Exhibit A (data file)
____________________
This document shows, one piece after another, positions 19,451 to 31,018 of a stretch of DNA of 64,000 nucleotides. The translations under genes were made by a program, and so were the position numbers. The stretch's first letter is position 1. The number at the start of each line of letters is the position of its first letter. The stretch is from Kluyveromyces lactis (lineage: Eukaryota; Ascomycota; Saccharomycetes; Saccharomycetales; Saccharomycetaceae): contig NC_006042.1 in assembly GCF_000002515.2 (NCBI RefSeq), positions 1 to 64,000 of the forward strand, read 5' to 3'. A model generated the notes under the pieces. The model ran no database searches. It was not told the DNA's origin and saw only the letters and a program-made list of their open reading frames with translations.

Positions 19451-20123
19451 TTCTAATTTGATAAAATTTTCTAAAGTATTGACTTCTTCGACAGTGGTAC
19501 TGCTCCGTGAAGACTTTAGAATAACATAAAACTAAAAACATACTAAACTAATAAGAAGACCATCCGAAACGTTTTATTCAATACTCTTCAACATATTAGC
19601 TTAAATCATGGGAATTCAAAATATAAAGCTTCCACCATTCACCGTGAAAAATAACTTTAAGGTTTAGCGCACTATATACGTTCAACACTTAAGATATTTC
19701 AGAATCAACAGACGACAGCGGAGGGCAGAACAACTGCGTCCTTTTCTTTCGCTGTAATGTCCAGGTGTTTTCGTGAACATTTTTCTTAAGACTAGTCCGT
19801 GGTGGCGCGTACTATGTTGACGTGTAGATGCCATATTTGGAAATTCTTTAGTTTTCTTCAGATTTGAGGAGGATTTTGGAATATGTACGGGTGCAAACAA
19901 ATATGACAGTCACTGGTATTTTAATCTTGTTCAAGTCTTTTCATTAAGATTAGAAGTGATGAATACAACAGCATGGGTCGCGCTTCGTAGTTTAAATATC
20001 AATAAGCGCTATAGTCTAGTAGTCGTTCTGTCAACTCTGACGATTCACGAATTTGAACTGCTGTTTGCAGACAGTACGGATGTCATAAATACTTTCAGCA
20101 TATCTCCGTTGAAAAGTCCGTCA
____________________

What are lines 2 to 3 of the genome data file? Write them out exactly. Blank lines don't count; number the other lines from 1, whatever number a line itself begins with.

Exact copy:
Positions 19451-20123
19451 TTCTAATTTGATAAAATTTTCTAAAGTATTGACTTCTTCGACAGTGGTAC